What To Expect During Your Acupuncture Visit At Our Mt. Pleasant Office
How do I prepare for a treatment?
- Arrive on time or a bit early to make the most out of your treatment time. This also minimizes stress from running late.
- Use the restroom before we start.
- Minimize caffeine the day of treatment, or at least don't overdo.
- Please abstain from alcoholic beverages prior to treatment.
What should I wear?
This is very flexible. If you prefer to keep your clothes on, loose fitting clothes are best. Some people prefer to wear just their undergarments. I carry full sheets so you can cover up. Skinny jeans and tight long sleeves make specific points hard to access so they may need to be removed.
What should I do after treatment?
Moderation is the key word. Avoid strenuous activity, caffeine, alcoholic beverages and any sustained asymmetrical positions or poor posture (e.g. turning your head in one direction at the sushi bar, hunching over a laptop). A little soreness or desire to rest is quite normal after a treatment. If you have any concerns after a treatment, just call.
Is it painful?
You may feel some mild sensations such as heaviness, warmth or a slight muscle twitch. Most people find these to be minimal and often pleasant and relieving. Achieving some sensation (not pain) is associated with positive clinical outcomes. For especially sensitive folks, I use tiny pediatric needles that produce very minimal sensations. Others find they prefer more sensation and associate this with quick relaxation and pain relief.
Is it safe?
Acupuncture is a very safe modality when practiced by a practitioner with extensive training. Acupuncture licensees have approximately 3,000 hours of training. I use only disposable, single-use needles. Minor bruising is the most common, but infrequent side effect.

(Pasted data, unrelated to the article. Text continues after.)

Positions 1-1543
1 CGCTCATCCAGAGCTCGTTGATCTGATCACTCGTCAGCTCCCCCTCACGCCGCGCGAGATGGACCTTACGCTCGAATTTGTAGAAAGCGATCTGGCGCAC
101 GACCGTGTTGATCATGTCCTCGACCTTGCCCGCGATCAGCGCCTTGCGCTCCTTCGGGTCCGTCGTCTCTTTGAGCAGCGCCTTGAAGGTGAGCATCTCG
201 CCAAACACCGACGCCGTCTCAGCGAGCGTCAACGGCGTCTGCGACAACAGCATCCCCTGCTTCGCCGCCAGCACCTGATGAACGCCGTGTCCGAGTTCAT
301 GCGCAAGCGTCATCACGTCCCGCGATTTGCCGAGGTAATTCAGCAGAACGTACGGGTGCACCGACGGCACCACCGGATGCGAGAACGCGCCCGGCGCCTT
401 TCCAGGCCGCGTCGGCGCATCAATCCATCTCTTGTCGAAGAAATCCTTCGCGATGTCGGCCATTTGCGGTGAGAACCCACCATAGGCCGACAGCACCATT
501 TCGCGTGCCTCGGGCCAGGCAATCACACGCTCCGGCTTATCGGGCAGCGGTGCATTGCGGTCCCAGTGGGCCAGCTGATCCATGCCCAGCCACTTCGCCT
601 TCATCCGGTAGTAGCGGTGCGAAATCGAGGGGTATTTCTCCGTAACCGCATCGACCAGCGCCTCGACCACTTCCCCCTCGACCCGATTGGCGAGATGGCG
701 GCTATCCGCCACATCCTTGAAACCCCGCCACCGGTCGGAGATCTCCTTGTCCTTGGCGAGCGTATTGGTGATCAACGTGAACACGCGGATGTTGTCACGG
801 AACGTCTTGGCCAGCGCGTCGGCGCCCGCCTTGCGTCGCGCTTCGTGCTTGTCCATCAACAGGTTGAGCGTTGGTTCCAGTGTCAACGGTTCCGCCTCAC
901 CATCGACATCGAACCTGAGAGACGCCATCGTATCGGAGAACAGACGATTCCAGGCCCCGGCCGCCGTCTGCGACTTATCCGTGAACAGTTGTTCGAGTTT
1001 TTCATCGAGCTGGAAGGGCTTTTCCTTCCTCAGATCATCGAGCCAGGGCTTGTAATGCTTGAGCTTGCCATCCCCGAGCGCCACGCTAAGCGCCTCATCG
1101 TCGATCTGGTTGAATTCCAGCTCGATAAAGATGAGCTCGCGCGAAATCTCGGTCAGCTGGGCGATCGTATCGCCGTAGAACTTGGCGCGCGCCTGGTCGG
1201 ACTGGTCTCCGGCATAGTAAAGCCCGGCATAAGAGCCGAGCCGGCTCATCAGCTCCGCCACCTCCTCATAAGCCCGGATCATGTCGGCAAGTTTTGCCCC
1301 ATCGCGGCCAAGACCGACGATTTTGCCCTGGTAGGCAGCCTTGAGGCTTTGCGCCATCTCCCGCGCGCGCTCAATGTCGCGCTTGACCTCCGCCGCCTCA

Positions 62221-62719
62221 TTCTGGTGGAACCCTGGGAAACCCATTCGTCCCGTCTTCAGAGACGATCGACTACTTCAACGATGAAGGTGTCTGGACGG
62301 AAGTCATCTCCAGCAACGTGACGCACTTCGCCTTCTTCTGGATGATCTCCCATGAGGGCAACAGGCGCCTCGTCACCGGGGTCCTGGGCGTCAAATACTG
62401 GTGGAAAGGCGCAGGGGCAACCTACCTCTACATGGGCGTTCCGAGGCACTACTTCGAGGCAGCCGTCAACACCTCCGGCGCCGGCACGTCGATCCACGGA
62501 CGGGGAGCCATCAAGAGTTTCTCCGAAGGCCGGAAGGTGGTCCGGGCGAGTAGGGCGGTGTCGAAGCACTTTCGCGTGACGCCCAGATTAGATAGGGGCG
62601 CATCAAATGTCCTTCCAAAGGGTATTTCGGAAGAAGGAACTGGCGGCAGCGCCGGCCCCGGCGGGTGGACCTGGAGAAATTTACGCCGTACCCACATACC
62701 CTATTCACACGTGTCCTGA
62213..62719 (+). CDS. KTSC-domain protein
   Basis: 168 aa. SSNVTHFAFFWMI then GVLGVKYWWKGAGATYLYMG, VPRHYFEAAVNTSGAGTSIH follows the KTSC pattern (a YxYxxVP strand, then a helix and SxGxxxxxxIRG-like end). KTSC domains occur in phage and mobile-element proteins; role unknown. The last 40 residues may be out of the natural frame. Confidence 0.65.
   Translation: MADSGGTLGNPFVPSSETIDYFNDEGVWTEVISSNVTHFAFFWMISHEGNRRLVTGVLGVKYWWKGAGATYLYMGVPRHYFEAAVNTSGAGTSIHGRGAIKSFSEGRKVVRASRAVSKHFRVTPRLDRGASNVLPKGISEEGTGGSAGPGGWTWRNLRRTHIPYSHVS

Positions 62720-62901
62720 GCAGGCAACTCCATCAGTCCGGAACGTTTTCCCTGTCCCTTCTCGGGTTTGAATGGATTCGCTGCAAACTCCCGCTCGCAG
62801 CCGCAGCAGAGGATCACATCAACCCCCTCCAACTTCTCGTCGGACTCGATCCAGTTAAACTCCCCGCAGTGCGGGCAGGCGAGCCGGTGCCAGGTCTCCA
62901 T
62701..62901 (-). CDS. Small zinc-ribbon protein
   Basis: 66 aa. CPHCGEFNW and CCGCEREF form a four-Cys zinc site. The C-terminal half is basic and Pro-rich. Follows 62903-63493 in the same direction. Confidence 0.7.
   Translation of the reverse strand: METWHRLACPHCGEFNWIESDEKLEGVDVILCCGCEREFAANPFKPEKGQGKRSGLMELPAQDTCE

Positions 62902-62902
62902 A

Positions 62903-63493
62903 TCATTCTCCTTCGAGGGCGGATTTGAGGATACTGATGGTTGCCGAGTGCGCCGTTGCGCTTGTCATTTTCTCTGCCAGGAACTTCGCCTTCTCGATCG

What is your cancellation policy?
There is no charge for changes made more than 24 hours in advance. Though it is common for practitioners to charge the full session rate for late cancelations, I simply charge $35 to cover my overhead. For no shows, the full session fee is charged.
To reduce the chance of a missed appointment, I send out an email reminder 30 hours in advance and a text message 4 hours in advance. Either or both can be opted out of.
Should I come in if I am sick?
If you have a contagious illness, it is best to stay home, rest and kindly avoid spreading germs at the clinic. If you have a friend who can stop by, I carry herbs that may provide relief, such as reducing vomiting and diarrhea and fighting bronchial infections. If you are experiencing a high fever (above 103), unrelenting vomiting, dehydration or other severe symptoms, see your primary care provider right away or go to urgent/emergency care.
Do you bill insurance?
We can provide a super bill for you to seek reimbursement from your carrier. If you are in the military and might have acupuncture benefits or suffered an injury in an auto accident, please call to discuss.
Are trigger points the same as acupuncture points?
Research shows a high correlation between acupuncture and trigger points. In 2006, medical acupuncturist Peter T Dorsher published a paper comparing 255 trigger points with 747 acupuncture points. He found that 92% of the 255 trigger points corresponded to traditional acupuncture points. While trigger point therapy alone can provide temporary relief, I incorporate additional points for more sustaining results. Often I treat areas along the spine where corresponding nerves emerge and supply the affected muscle(s). This helps re-establish healthy nerve conduction and blood circulation. Another helpful strategy is to include points that specifically calm the sympathetic nervous system.
What do LAc, MSTCM and Dipl. OM stand for?
LAc - Licensed Acupuncturist
- I am legally licensed to practice in the state of South Carolina through the South Carolina Board of Medical Examiners
MSTCM - Masters of Science, Oriental Medicine
Dipl. OM - Diplomate of Oriental Medicine
- This is the highest level of national certification and indicates one has passed all of the national board exams, including Biomedicine, Foundations of Oriental Medicine, Acupuncture, and Herbal Medicine. More info at National Certification Commission for Acupuncture and Oriental Medicine